|Band : Nosferatu
(formed in 1968, in Frankfurt am Main, Hessen, Germany. Disbanded in 1971).
Obscure German Krautrock band, notable for its English progressive rock influences. One self-titled album was released in 1970. In their early days they were fronted by guitarist/vocalist Michael Winzkowski (who went on to Orange Peel and Epsilon), and winds player Christian Felke also guested later with Epsilon.
Related Artists/Bands : Epsilon, Orange Peel, Papa Zoot Band
Country Of Origin : Germany
Track ” “Found My Home” (A3 track, written by Michael Thierfelder, Nosferatu)
Album ” “Nosferatu” (The band’s debut and sole studio album)
Label : Vogue Schallplatten (LDVS 17178)
Date/Year Of Release : 1970
Category/Music Genres : Krautrock, Progressive Rock, Germany 1970s (Tracks)
Nosferatu – “Found My Home”
Video on YouTube
The track is included on the album “Nosferatu”, 1970 (A3 track)
“Nosferatu” album (released in a laminated gatefold cover).
Nosferatu – “Nosferatu” Full Album Video on YouTube
Nosferatu – “Nosferatu” Full Album Audio Playlist on Spotify
Album cover photo (front)
1. Highway (4:16)
2. Willie The Fox (10:48)
3. Found My Home (8:39)
4. No. 4 (8:47)
5. Work Day (6:59)
6. Vanity Fair (6:44)
Total Time: 46:32
Bass Guitar – Michael “Mike” Kessler
Drums – Byally Braumann
Lead Guitar – Michael “Xner” Meixner
Organ – Reinhard “Tammy” Grohé
Saxophone, Flute – Christian Felke
Vocals – Michael “Mick” Thierfelder
Design [Cover] – J. Kipp
Engineer – Conny Plank
Photography By – G. Bockemühl, Horst-D. Barkow, K.-H. Hoffmann
Producer, Liner Notes – Tony Hendrik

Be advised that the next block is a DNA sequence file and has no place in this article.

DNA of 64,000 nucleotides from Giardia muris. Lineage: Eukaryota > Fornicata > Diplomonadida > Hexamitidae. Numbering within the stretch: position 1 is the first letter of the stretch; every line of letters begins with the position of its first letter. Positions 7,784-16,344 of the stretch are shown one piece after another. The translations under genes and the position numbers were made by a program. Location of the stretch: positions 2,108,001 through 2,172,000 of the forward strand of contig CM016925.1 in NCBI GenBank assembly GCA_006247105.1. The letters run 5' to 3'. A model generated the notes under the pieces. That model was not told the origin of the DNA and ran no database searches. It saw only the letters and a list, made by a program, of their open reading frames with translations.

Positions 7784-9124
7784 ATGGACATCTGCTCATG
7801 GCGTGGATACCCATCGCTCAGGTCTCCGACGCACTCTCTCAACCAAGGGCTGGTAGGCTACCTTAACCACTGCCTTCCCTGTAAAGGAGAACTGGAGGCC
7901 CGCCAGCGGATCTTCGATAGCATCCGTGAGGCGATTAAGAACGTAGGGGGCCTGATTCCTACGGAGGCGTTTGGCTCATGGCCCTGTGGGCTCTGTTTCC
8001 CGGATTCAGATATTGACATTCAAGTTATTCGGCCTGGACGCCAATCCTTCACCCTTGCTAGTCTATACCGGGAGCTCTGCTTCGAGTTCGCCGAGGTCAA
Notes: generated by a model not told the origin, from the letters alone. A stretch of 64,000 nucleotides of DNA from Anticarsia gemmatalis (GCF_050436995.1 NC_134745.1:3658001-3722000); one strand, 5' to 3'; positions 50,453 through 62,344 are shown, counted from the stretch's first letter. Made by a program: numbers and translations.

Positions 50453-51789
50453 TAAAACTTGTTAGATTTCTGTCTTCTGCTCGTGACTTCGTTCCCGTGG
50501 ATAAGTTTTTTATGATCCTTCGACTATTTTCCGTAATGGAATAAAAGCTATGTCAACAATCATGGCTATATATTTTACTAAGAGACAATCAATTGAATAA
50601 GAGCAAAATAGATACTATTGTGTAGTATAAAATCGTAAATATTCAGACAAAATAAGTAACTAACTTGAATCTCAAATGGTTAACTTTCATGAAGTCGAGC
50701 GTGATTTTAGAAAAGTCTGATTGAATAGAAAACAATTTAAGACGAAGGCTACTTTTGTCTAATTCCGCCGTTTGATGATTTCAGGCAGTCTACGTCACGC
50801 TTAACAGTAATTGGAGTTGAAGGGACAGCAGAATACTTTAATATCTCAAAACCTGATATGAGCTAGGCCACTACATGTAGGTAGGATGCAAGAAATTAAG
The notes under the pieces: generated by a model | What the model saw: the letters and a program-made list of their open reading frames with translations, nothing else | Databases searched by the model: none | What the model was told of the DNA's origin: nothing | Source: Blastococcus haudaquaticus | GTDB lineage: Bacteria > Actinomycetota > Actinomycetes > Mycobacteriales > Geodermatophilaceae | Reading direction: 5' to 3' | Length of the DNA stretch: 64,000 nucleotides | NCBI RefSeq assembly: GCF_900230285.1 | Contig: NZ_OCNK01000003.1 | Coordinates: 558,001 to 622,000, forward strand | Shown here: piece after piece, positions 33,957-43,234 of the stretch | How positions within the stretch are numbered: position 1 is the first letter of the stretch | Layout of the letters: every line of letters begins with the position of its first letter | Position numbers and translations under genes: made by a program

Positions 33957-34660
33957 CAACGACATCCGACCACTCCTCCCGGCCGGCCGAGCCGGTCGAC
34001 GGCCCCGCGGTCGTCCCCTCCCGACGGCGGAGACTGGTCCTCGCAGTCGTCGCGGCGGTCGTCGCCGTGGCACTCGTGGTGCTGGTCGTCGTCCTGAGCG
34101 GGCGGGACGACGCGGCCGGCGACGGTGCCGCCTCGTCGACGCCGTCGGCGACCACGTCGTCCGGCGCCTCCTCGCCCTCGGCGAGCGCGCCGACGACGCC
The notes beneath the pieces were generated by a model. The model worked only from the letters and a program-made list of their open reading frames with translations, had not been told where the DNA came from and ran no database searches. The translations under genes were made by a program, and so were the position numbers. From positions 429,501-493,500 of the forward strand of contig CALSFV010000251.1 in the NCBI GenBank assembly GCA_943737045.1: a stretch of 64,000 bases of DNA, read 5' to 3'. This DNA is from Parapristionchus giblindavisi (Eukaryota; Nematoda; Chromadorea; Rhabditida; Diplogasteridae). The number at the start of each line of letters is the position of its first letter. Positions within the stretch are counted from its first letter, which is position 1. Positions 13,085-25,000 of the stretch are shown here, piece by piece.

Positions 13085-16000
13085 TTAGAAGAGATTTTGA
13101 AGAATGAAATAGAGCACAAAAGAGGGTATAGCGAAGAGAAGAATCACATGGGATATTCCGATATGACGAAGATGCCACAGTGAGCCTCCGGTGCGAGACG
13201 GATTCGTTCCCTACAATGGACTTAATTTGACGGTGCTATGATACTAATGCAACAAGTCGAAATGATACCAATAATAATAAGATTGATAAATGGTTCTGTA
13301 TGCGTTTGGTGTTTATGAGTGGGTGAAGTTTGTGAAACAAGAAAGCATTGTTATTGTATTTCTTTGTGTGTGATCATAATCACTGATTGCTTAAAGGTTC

Written-By – M. Thierfelder, Nosferatu (3)
Information about the album/band/track
Contrary to other bands produced by the famous Conny Plank (KRAFTWERK, GURU GURU and many others), NOSFERATU’s musical career was very short and suffered of a lack of recognition by a larger public. Almost nothing is said about their history and the only thing we have from them is a fresh, enthousiastic, atypical jazzy rock album dominated by raw, aggressive guitars and progressive “folk” arrangements. NOSFERATU belongs to this kind of German bands who success to create a deep and trippy atmosphere thanks to fine moments of long instrumental solos, crossing with an original touch guitars to sax, flute and electric organs. The lyrics are sung in English and stay very strong. An enjoyable effort which can be compared with others “cult” German fusion items. Similar bands: DZYAN, XHOL, SAMETI, OUT OF FOCUS (source : “Progarchives”).
Named after the vampire from the early expressionist film, Nosferatu were one of the earliest groups from Germany to explore beyond the conventional beat music and blues into the far more progressive realms of Krautrock in the late 1960s. The group is also one of the most obscure Krautrock bands, with only one record to their name.
The 1968 students riots in Paris were the spark for several groups of musicians, in both France and Germany, and that event marks the starting point of the earliest Krautrock bands, among them Can, Xhol Caravan, and others, including Nosferatu. One early member was guitarist Michael Winzkowski, who later went on to the better-known prog-rock band Epsilon in 1970. The group’s music still owed some debt to more conventional British rock and earlier beat bands, but also saw the group adventuring out on longer compositions and some fusion elements, and their music was imbued with that dark Teutonic angst that often distinguishes Krautrock from other rock music of that era.
In 1970 Nosferatu recorded their one and only self-titled album, which was released by the French label Vogue in both France and Germany. At this time the band consisted of vocalist Michael Thierfelder, sax and flute player Christian Felke, bassist Michael Kessler, organist Reinhard Grohe, guitarist Michael Meixner, and drummer Byally Braumann. Since Vogue wasn’t a label normally associated with Krautrock, record sales languished and the group disbanded the next year when Felke joined Winzkowski in Epsilon. The rare LP has since become one of the more pricey items on the collector’s circuit, with mint copies fetching the equivalent of $500 or more. In 1993 the album was released on CD by Ohrwaschl (source : “All Music”).